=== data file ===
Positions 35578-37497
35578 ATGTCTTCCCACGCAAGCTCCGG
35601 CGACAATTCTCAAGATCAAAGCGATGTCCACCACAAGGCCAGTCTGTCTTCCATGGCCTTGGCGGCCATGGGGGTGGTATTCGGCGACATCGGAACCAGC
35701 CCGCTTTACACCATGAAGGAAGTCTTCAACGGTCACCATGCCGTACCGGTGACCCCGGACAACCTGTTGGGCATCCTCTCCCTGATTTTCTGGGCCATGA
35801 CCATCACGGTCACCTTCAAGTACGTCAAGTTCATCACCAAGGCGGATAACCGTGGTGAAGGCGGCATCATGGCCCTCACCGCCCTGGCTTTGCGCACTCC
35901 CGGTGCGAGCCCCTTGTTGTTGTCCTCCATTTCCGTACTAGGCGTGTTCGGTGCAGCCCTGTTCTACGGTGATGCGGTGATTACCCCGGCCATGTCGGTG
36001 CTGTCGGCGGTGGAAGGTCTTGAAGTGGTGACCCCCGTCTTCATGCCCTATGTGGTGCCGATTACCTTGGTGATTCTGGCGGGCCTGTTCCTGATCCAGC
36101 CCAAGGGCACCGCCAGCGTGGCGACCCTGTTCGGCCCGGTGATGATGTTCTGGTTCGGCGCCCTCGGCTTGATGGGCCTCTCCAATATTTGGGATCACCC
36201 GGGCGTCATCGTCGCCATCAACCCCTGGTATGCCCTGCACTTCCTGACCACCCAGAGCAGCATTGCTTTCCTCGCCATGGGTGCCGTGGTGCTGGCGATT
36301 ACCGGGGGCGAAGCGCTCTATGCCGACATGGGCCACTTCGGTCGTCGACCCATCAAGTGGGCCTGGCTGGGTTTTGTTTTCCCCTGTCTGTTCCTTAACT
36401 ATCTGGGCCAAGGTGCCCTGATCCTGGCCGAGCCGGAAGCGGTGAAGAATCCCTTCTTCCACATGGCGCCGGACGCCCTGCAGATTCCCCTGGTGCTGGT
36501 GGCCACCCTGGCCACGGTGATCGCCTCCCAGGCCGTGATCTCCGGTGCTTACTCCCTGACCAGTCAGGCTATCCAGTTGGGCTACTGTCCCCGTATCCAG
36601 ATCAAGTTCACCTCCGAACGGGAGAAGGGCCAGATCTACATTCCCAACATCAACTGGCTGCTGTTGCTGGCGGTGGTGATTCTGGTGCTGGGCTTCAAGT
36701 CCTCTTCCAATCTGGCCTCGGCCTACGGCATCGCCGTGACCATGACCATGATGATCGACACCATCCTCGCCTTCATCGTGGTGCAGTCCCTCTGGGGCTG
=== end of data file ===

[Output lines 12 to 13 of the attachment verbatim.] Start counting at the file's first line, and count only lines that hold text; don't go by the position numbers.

36501 GGCCACCCTGGCCACGGTGATCGCCTCCCAGGCCGTGATCTCCGGTGCTTACTCCCTGACCAGTCAGGCTATCCAGTTGGGCTACTGTCCCCGTATCCAG
36601 ATCAAGTTCACCTCCGAACGGGAGAAGGGCCAGATCTACATTCCCAACATCAACTGGCTGCTGTTGCTGGCGGTGGTGATTCTGGTGCTGGGCTTCAAGT